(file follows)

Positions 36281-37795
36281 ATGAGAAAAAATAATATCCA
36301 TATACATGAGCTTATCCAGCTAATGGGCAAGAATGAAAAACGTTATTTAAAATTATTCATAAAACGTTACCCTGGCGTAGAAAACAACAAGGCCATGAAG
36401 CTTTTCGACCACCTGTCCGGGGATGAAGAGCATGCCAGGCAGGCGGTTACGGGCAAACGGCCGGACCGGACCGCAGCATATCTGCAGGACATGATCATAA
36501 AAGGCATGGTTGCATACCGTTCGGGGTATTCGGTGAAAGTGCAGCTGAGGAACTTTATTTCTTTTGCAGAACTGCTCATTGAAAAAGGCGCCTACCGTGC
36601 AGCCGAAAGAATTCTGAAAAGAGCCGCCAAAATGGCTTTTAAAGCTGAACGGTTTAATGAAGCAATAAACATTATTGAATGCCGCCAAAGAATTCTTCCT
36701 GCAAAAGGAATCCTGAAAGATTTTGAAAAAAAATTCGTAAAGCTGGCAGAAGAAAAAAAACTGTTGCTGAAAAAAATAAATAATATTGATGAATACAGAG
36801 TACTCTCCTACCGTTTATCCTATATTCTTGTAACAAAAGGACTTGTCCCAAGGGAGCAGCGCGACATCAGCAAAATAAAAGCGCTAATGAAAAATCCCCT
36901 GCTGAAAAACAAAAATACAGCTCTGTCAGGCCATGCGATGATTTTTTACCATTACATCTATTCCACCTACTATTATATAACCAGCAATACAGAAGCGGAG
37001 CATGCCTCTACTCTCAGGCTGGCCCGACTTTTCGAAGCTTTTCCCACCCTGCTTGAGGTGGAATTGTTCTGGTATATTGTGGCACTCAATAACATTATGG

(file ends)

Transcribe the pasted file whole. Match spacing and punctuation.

Positions 36281-37795
36281 ATGAGAAAAAATAATATCCA
36301 TATACATGAGCTTATCCAGCTAATGGGCAAGAATGAAAAACGTTATTTAAAATTATTCATAAAACGTTACCCTGGCGTAGAAAACAACAAGGCCATGAAG
36401 CTTTTCGACCACCTGTCCGGGGATGAAGAGCATGCCAGGCAGGCGGTTACGGGCAAACGGCCGGACCGGACCGCAGCATATCTGCAGGACATGATCATAA
36501 AAGGCATGGTTGCATACCGTTCGGGGTATTCGGTGAAAGTGCAGCTGAGGAACTTTATTTCTTTTGCAGAACTGCTCATTGAAAAAGGCGCCTACCGTGC
36601 AGCCGAAAGAATTCTGAAAAGAGCCGCCAAAATGGCTTTTAAAGCTGAACGGTTTAATGAAGCAATAAACATTATTGAATGCCGCCAAAGAATTCTTCCT
36701 GCAAAAGGAATCCTGAAAGATTTTGAAAAAAAATTCGTAAAGCTGGCAGAAGAAAAAAAACTGTTGCTGAAAAAAATAAATAATATTGATGAATACAGAG
36801 TACTCTCCTACCGTTTATCCTATATTCTTGTAACAAAAGGACTTGTCCCAAGGGAGCAGCGCGACATCAGCAAAATAAAAGCGCTAATGAAAAATCCCCT
36901 GCTGAAAAACAAAAATACAGCTCTGTCAGGCCATGCGATGATTTTTTACCATTACATCTATTCCACCTACTATTATATAACCAGCAATACAGAAGCGGAG
37001 CATGCCTCTACTCTCAGGCTGGCCCGACTTTTCGAAGCTTTTCCCACCCTGCTTGAGGTGGAATTGTTCTGGTATATTGTGGCACTCAATAACATTATGG